“We live in an environment that makes inactivity so easy. We sit in our cars, at work and at home. We take the elevator, the escalator, the moving walkway and have food delivered to our door. In an environment that enables this sedentary lifestyle, we must consciously choose to be physically active every day,” Kahrs said. “Biking is a great activity for people of all ages and fitness levels. Whether it’s for fun, for transportation, or for the exercise, incorporating physical activity into our daily lives is critical to leading a healthier, happier life.”
Kahrs said the national recommendation for physical activity in adults is 150 minutes of moderate activity or 75 minutes of vigorous activity per week. For children and teens, the recommendation is at least 60 minutes per day of moderate activity, which is another reason to consider biking to UW Oshkosh for work on May 28–and throughout the summer.
From 6:30 until 9:30 a.m., pit stops will be open throughout the city of Oshkosh. The pit stop at the AWCC at UW Oshkosh is co-sponsored by the University Police and the Student Health Center.
The University of Wisconsin Oshkosh Alumni Association’s Board of Directors elected four new members and re-elected five members to serve three-year terms, beginning in fall 2015.
The 24-member, volunteer board works to build connections among alumni, students and the University community.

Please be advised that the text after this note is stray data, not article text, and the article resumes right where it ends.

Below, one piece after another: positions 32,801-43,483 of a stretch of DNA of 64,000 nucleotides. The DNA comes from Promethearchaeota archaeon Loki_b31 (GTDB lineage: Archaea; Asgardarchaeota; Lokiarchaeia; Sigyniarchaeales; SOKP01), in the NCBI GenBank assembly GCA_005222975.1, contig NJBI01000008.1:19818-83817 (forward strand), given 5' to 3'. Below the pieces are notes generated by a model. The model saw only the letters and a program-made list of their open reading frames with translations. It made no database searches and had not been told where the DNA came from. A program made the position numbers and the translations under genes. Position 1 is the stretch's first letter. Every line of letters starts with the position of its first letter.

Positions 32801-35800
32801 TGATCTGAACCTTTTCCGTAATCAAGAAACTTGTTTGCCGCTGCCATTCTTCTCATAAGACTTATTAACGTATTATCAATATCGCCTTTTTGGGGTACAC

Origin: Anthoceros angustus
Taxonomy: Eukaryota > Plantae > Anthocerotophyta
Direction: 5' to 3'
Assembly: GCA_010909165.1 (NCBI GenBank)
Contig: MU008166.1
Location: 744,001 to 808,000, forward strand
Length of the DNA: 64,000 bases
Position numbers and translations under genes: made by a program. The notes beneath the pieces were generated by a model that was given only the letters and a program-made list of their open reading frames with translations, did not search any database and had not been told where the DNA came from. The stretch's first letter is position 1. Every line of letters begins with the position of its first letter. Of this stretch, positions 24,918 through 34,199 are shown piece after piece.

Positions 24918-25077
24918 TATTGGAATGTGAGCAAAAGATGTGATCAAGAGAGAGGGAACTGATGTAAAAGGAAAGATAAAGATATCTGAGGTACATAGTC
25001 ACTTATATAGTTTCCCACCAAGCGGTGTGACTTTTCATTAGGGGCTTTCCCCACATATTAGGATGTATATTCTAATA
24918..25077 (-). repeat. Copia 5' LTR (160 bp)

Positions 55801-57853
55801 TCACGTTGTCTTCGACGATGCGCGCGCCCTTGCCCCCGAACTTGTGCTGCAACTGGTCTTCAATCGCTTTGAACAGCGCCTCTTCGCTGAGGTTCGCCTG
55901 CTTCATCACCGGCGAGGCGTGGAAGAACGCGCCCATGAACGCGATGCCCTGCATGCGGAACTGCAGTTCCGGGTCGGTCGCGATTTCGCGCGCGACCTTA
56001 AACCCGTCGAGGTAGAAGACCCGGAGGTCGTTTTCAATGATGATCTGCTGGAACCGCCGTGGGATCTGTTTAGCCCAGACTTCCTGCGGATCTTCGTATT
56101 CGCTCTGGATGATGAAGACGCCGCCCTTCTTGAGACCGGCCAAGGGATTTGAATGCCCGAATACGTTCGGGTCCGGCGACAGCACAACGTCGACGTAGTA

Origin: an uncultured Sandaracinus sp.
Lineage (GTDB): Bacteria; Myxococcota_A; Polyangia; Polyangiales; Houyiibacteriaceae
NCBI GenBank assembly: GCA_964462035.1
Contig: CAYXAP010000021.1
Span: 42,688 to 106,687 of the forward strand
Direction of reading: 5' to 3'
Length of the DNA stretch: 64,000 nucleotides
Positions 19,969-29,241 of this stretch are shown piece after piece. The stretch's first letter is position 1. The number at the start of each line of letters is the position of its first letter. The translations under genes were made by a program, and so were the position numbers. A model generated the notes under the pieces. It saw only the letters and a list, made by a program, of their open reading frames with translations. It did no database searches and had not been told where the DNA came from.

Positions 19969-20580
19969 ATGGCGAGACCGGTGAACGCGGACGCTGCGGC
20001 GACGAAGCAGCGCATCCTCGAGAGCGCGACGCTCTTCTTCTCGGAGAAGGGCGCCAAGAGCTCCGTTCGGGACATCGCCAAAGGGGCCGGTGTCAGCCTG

Officers for 2015-2016 include president Jim Rath ’76, of Sherwood; vice president, Scott Barr ’86, of Freedom; treasurer, Kevin Jaklin ’85 and MBA ’95, of Green Bay; and secretary, Amanda Betts-Regina ’10, of Appleton.
The new board members include Rayna Andrews ’06, of Milwaukee; Linda Bailey Boilini ’73, of Lake Geneva; John Good ’07 and MPA ’14, of Green Bay; and Luke Rhyner ’04, of Appleton.
Board members returning for a second consecutive term include Stephanie Briggs ’00 and MSE ’02, of Madison; Ann Duginske ’11, of De Pere; Bret Goodman ’71, of Glendale; Mark Joel ’98, of Oshkosh; and Colleen Merrill ’09 and MBA ’10, of Oshkosh.
Andrews, community relations director for Milwaukee County Executive Chris Abele, earned her bachelor’s degree in journalism with emphases in advertising and public relations.
Boilini earned her bachelor’s in speech and a minor in English, and returned a year after to complete her teaching certification. A retired teacher, Boilini is returning to the board after a break. She chairs UWO’s All-Greek Alumni Chapter.
Good, an administrative officer for the Department of Veterans Affairs in Green Bay, received his bachelor’s in communication, master’s in public administration and is currently in the executive MBA program. He served a year in Samarra, Iraq, as a combat infantry soldier.